In teaching my undergrads to use literature databases, I use the analogy that bibliographies are a primitive form of hypertext: they’re a way for one document to reference related documents. Also, like hypertext, they’re uni-directional. This is actually a way for me to introduce students to Web of Science: bibliographies allow you to move backwards in time, but how do you move forwards in time? I get considerable mileage with undergrads out of the idea of hypertexts in the physical world. (The idea of hypertext implemented in microfilm really blows their circuits.)

So this struck me as particularly groovy when I saw it on Slashdot, a story about Grafedia (Wired also has an article). The idea is that a word or phrase written as graffiti in the real world is connected to some electronic content. You send an email or SMS to & you get that content back in an email message.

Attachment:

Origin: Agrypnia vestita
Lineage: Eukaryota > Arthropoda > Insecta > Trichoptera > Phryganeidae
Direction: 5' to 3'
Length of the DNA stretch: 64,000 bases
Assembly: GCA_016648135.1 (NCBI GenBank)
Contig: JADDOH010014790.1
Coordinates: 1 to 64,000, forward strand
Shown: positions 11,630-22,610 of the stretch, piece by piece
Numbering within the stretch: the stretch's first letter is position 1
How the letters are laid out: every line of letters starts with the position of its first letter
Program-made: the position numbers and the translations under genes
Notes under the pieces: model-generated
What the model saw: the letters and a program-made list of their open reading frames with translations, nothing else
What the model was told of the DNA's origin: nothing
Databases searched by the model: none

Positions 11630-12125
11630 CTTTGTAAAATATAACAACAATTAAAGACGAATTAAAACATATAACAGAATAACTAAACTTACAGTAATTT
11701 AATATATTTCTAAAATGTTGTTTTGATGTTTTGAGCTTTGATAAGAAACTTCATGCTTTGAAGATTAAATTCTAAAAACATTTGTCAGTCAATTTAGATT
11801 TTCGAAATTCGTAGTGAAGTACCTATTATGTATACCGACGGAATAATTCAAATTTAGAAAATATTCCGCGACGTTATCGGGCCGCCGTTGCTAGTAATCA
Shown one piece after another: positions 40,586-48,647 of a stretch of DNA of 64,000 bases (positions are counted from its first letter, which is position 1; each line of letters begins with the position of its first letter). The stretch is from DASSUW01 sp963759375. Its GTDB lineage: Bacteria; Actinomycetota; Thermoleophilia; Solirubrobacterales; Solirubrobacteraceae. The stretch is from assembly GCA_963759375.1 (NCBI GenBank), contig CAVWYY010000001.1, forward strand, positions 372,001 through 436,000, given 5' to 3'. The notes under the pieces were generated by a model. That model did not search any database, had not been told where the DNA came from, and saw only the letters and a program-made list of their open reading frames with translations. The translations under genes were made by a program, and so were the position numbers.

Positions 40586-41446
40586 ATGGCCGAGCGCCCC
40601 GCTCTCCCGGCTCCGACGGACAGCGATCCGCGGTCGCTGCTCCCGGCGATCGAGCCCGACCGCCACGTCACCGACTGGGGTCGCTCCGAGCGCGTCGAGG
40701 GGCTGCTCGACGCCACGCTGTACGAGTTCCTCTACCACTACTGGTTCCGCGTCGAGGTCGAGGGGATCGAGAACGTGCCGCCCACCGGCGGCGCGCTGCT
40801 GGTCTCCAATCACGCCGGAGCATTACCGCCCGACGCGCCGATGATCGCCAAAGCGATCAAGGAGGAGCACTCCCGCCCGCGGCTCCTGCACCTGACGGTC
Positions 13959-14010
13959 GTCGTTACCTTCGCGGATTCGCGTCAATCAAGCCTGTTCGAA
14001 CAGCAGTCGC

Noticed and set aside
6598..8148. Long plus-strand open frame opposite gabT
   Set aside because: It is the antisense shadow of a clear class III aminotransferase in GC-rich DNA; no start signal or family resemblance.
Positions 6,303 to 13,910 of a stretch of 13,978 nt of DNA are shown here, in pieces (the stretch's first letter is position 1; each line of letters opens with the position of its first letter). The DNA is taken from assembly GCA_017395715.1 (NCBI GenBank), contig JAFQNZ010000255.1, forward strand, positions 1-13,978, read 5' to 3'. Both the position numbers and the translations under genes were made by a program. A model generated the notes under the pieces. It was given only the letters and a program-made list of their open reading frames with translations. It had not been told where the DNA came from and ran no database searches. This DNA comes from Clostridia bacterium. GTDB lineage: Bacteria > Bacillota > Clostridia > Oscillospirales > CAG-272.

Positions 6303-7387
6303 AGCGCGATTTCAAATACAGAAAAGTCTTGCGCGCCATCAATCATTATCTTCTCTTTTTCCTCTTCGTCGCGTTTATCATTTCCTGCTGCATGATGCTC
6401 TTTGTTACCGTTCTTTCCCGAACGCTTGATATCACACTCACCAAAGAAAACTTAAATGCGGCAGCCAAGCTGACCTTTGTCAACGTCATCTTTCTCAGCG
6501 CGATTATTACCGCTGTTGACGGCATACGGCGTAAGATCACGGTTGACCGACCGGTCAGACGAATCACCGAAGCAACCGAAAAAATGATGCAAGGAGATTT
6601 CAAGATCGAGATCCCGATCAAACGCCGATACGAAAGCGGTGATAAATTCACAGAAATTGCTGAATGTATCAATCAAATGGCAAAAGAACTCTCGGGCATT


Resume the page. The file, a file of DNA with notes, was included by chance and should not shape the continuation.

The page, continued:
So far the content that you can put behind the Grafedia is only images, which while interesting, is pretty limited. But the potential here is so much greater. There was one grafedia link featured on the grafedia site on a McDonald’s sign. What about tying that to a document produced by McSpotlight? Or grafedia in stores tied to product information, a la the AURA project? And that’s just ideas for being subversive, I can think of commercial applications as well: value-add content as a service provided only to members of whatever. Passwords provided only to those who can retrieve them. Etc. AURA’s tagline is Annotate the Planet. What a cool idea. Like a precursor to the proxnet.